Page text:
Retail closures scream recession

First it was Macy’s, who within days of the start of the new year announced store closures and layoffs, and was quickly followed by bell wealth company Walmart, who doubled down and reported the closure of hundreds of stores.  And now we can include at least six more major retailers who are shuttering down their low revenue outlets as economic conditions scream recession a little more than a month into 2016.

Contrary to mainstream business news, last year’s holiday shopping season was a major disappointment with sales growth worse than in 2014.  And after two years of blaming cold weather on slumping sales, these same pundits switched course and blamed warm weather instead.

The following are just a few of the big retailers that have already made major announcements…

-Wal-Mart is closing 269 stores, including 154 inside the United States.

-K-Mart is closing down more than two dozen stores over the next several months.

-J.C. Penney will be permanently shutting down 47 more stores after closing a total of 40 stores in 2015.

-Macy’s has decided that it needs to shutter 36 stores and lay offapproximately 2,500 employees.

-The Gap is in the process of closing 175 stores in North America.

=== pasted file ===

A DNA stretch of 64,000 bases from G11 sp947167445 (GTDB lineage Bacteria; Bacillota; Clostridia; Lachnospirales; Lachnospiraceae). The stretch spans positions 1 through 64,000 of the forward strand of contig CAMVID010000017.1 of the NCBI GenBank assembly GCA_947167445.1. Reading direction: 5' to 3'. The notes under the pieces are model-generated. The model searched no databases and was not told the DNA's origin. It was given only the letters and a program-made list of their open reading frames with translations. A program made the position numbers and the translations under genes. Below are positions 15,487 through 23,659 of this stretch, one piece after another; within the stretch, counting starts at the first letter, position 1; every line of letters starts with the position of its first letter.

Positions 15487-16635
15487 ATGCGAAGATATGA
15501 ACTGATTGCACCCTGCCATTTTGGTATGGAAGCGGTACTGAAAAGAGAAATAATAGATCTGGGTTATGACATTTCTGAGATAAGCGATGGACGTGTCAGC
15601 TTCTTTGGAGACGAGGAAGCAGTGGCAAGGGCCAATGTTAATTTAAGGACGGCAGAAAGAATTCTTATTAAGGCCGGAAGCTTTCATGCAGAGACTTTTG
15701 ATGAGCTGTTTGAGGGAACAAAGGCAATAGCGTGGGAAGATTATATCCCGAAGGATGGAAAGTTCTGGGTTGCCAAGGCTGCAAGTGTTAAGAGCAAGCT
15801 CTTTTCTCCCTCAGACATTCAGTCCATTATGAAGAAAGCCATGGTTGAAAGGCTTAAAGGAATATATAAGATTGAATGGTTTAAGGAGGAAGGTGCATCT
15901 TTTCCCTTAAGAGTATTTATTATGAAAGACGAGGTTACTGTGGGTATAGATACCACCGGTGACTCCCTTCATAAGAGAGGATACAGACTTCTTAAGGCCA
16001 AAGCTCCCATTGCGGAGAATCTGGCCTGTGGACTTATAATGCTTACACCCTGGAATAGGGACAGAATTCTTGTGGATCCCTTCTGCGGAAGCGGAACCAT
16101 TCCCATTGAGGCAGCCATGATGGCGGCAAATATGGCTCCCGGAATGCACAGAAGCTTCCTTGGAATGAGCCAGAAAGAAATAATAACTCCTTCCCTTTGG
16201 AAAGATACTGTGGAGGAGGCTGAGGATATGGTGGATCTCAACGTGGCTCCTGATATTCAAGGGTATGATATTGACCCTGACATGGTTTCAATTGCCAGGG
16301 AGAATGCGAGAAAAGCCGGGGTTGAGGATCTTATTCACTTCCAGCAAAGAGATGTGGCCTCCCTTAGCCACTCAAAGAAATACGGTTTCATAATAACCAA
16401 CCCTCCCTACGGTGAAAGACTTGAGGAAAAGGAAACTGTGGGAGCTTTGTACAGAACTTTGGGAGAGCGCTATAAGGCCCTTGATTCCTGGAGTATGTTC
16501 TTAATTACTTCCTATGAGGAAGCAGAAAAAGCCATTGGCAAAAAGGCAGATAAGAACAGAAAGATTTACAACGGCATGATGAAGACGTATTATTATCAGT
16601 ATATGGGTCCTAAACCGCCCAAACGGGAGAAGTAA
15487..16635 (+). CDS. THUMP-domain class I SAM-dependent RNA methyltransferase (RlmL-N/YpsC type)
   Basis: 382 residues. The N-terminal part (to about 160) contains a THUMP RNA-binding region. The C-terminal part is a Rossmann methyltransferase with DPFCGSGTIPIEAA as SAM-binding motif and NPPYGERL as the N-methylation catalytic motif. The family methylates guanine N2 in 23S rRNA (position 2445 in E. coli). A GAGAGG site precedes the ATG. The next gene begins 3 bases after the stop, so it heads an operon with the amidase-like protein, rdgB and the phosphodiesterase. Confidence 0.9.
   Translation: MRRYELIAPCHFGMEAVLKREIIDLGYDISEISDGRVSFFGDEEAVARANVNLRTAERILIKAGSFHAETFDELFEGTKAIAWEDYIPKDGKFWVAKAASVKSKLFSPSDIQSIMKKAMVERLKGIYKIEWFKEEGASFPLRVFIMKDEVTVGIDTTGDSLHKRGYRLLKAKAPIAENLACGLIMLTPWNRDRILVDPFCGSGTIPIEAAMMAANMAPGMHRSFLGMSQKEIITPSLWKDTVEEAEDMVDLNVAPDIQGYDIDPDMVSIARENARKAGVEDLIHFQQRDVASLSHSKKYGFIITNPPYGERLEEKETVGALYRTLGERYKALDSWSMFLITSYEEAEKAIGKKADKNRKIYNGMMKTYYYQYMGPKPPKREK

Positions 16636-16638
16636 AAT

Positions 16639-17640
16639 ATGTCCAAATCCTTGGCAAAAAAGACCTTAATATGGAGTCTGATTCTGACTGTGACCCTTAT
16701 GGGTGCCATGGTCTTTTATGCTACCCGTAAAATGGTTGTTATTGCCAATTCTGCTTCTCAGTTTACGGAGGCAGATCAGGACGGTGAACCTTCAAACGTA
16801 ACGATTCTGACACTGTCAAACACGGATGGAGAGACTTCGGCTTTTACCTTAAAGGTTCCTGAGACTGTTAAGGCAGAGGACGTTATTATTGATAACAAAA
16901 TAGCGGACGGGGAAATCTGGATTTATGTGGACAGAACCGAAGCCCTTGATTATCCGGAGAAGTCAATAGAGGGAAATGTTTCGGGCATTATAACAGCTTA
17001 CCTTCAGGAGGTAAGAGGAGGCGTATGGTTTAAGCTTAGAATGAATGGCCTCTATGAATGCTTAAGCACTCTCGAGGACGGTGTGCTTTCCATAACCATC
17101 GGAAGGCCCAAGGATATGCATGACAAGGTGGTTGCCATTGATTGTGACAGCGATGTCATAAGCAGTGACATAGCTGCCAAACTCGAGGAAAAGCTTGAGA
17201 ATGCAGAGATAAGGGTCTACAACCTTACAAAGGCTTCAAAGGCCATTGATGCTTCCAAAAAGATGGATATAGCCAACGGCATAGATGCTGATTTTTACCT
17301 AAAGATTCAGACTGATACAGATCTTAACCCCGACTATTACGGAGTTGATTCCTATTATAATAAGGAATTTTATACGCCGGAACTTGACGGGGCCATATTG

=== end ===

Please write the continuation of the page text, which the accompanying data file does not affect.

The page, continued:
-Aeropostale is in the process of closing 84 stores all across America.

-Finish Line has announced that 150 stores will be shutting down over the next few years.

-Sears has shut down about 600 stores over the past year or so, but sales at the stores that remain open continue to fall precipitously. – End of the American Dream Blog

Equity markets are already reflecting the demise of the consumer, with January being the worst month ever for stocks in the history of Wall Street.  And with countries all over the world suddenly announcing negative interest rates in order to coerce people into spending more, the fundamentals behind lower oil prices are validating that the world as a whole is not only in recession, but spiraling towards even greater financial turmoil.


Since the U.S. offshored most of its productive capacity, their GDP is reflected in both consumers and governments needing to buy and spend just to grow the economy.  And as the Atlanta Fed showed last week by lowering their Q4 GDP estimates down to .69%, expectations of a recovery seem to be less than zero, and where even more retailers will soon be joining the big boxes in shutting down their stores over the rest of 2016.

Kenneth Schortgen Jr is a writer for,, and To the Death Media, and hosts the popular web blog, The Daily Economist. Ken can also be heard Wednesday afternoons giving an weekly economic report on the Angel Clark radio show.